The book I’m reading, “Brain on Fire” by Susannah Cahalan, (yes I’m still reading it but I’ve been busy writing and…..nevermind) tells a very intriguing story. I’m not going to give anything away here in case anyone want to read it. There is, however a very interesting quote I’d like to talk about here.
“The mind is like a circuit of Christmas tree lights. When the brain works well, all of the lights twinkle brilliantly, and it’s adaptable enough that, often, even if one bulb goes out, the rest will still shine on. But depending on where the damage is, sometimes one blown bulb can make the whole strand go dark.”
I know I have felt just this way on more than one occasion.
After I had the big psychotic break, I felt as if not only had a whole strand go, but like the whole tree went out. I am still trying to piece together what happened there. It’s something I will probably never know completely.
I know what happened to cause my second break and some of the events that took place during the break are known to me. This one wasn’t a total outage. My Doc slipped me in for an Emergency ECT which rebooted my system and allowed for all the lights to come twinkling back.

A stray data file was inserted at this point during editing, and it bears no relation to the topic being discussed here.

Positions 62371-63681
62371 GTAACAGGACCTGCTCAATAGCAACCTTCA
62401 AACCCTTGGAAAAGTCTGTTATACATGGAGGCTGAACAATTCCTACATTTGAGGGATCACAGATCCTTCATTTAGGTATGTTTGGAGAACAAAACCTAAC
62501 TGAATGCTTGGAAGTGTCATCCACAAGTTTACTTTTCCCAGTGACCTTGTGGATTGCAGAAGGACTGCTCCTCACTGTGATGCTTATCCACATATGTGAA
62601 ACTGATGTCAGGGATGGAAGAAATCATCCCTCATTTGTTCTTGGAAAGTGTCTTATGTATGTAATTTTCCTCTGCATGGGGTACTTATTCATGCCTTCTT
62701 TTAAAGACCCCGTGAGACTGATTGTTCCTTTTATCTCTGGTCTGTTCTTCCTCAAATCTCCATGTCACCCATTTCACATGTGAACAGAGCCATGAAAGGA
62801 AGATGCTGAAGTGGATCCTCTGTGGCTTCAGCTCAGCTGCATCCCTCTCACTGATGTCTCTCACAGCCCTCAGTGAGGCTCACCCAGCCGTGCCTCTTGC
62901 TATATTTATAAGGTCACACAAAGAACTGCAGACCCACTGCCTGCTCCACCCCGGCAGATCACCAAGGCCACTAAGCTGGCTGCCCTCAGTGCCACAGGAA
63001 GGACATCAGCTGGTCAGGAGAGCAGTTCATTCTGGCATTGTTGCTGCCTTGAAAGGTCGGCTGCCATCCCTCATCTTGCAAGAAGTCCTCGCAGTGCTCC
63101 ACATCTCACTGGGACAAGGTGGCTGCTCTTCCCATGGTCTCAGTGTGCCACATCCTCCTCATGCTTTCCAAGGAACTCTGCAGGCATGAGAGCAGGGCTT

The third and final (most recent as far as I know) psychotic break lasted for a matter of hours (my family and I call it a mini-break). My mother found me talking to my father, only my father was 3000 miles away. Again, this situation was treated with an Emergency ECT. In this case, the majority of the lights were still twinkling, but we chose the reboot, just in case the outage was more widespread than previously thought.
I have been very lucky in that I have only had two psychotic breaks that have required hospitalization. So, for the most part, my lights have remained twinkling. That doesn’t mean I don’t feel as if I’ve blown the occasional bulb or ten, at least I have people around me that would notice something like that.
Now come on, the holiday season is over. Put those lights back in the box and store them away for next year.